As I arrived for my weekly thrift-store scour, I saw the thing that most delights and alarms a thrifter: competition. A woman was standing over the pattern section (which was bulging), rifling through the patterns, basket beside her.
And peeps, her basket was full. Of patterns.
I checked out the rest of my usual spots—fabric, books, shoes—and wandered back. She was still there, still going through patterns. I hunted vainly through the bedsheets, but she was still there.
Finally, I gave up and went over and wriggled my way in beside her. She was mostly going through the ones already in her basket. I tried hard not to look at her basket, not wanting the pain of knowing what treasures I had just missed out on.
As I was sorting through the remaining patterns, another lady came and edged her way in beside us. This is a first ever, folks. I wasn’t even sure that anyone else *ever* bought the Value Village patterns—I had gotten practically complacent, frankly.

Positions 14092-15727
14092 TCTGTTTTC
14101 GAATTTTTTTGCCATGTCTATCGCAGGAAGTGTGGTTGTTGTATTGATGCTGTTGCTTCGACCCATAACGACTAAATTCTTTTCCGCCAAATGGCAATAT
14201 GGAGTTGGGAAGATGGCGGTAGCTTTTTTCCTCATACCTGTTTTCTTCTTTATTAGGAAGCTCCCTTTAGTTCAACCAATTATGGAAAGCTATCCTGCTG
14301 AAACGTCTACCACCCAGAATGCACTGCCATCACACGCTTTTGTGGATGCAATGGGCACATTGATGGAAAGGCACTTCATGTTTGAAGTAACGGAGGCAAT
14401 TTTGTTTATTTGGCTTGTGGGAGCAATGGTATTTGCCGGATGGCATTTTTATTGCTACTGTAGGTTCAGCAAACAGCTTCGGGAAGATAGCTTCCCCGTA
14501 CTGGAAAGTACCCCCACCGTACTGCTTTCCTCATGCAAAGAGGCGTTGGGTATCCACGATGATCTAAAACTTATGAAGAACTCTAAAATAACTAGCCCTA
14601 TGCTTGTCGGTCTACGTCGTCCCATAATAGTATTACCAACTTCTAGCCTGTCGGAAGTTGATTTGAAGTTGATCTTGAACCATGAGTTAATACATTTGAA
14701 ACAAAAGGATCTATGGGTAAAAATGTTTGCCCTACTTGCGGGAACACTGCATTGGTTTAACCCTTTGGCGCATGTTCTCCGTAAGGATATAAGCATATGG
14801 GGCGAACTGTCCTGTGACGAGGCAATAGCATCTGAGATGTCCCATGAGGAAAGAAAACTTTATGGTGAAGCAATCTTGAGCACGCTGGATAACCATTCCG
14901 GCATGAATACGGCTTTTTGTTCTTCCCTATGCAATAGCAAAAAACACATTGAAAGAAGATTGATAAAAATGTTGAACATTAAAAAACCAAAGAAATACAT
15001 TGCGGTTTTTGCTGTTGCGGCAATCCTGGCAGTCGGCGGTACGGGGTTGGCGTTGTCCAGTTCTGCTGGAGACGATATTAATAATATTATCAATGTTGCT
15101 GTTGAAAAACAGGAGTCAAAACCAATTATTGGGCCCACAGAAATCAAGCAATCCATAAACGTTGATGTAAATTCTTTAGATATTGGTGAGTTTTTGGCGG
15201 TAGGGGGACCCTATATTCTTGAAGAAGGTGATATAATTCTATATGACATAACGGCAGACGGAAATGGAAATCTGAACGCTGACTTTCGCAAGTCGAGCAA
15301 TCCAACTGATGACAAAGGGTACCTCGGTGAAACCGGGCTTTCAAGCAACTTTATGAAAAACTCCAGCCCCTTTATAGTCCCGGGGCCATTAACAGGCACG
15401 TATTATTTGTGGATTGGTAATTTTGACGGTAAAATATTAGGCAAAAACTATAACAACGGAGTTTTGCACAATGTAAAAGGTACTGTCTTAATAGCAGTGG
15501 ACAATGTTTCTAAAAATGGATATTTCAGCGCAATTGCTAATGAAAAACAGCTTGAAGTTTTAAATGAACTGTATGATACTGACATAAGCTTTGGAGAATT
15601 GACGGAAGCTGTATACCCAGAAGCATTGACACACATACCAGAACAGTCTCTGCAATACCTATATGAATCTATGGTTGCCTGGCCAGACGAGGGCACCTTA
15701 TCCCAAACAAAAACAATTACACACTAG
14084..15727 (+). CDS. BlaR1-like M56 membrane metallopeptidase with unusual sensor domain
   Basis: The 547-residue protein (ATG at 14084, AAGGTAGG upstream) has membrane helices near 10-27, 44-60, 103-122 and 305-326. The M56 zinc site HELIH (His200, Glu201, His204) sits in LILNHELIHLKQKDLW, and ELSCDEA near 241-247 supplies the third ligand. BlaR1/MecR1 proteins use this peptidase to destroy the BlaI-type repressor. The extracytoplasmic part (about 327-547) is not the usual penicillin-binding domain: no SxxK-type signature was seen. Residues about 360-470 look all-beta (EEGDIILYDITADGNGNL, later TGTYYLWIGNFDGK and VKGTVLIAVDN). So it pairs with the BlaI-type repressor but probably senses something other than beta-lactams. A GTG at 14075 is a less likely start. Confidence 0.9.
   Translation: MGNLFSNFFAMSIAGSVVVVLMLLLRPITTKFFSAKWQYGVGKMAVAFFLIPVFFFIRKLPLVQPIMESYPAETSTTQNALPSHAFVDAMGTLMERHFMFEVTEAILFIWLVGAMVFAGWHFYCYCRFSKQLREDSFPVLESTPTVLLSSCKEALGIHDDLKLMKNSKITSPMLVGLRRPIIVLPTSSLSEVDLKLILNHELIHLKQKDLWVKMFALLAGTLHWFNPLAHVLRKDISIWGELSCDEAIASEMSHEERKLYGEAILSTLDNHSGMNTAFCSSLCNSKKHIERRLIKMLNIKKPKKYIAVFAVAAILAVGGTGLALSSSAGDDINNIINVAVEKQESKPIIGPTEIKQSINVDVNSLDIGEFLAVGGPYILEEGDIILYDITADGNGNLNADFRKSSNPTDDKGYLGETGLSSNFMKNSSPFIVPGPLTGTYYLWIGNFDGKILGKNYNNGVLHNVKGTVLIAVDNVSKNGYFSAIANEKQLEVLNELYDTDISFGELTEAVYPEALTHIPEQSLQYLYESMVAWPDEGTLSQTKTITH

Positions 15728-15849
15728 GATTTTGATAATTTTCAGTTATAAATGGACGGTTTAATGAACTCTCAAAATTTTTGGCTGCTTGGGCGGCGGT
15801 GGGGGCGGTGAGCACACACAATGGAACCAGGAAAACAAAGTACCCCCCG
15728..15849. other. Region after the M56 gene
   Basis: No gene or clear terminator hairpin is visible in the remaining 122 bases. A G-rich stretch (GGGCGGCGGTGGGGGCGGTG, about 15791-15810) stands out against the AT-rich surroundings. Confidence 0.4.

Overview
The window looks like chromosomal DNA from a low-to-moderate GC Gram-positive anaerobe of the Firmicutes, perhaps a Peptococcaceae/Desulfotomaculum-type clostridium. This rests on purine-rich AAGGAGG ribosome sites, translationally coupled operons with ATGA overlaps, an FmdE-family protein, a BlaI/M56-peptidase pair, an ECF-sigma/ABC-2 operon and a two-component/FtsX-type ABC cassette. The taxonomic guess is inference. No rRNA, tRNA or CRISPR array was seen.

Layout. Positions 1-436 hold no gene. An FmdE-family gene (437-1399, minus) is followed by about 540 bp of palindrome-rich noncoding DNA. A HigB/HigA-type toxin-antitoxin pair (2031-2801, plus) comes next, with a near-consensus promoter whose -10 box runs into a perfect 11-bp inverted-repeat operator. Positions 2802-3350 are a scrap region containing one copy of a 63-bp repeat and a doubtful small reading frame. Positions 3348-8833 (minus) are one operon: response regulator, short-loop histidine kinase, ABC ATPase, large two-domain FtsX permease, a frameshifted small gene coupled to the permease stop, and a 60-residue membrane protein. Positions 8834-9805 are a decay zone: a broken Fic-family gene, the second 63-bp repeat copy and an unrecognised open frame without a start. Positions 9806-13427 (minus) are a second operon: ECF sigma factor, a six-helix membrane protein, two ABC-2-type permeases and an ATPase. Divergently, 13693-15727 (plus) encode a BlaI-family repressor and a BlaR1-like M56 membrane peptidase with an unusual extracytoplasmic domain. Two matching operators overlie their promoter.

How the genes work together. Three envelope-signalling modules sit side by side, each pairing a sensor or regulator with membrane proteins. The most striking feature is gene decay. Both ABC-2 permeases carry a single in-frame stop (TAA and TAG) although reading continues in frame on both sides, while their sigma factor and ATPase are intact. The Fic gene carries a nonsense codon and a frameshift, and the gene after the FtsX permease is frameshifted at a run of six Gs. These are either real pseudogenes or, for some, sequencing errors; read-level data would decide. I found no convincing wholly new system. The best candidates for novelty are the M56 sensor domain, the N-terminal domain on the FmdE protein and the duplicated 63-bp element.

Anyway, despite getting the picked-over remains, I came home with a fairly massive haul. Not a lot of absolute gems, but some fun, quirky ones that I couldn’t pass up. And some more really cute kids’ clothes. The majority of the women’s patterns were in a size 6-8, however, which tempers my enthusiasm a little as that’s a fair bit of grading up. On the other hand, there was a man’s suit pattern (complete with the name of a designer I’ve never heard of), in a size 40 chest, which is my husband’s size—assuming we lived in some alternate universe where he would even remotely consider wearing a 70s-wide-lapel-bell-bottom suit.
I have definitely crossed a perilous threshold, my friends. I am now officially a pattern collector—someone who buys patterns merely to *have* them, even knowing she will likely never make such a pattern (boys suits, eg.) It just has to be the right vintage, the right style.
Well, at least they’re all cheap. And they take up less space than fabric. Now if only I can stay on the right side of the line leading to “pattern hoarder.”
I’m pretty sure she walked away with a basket full of forties and fifties patterns. In factory folds. With a 34″ bust. And probably this one, too.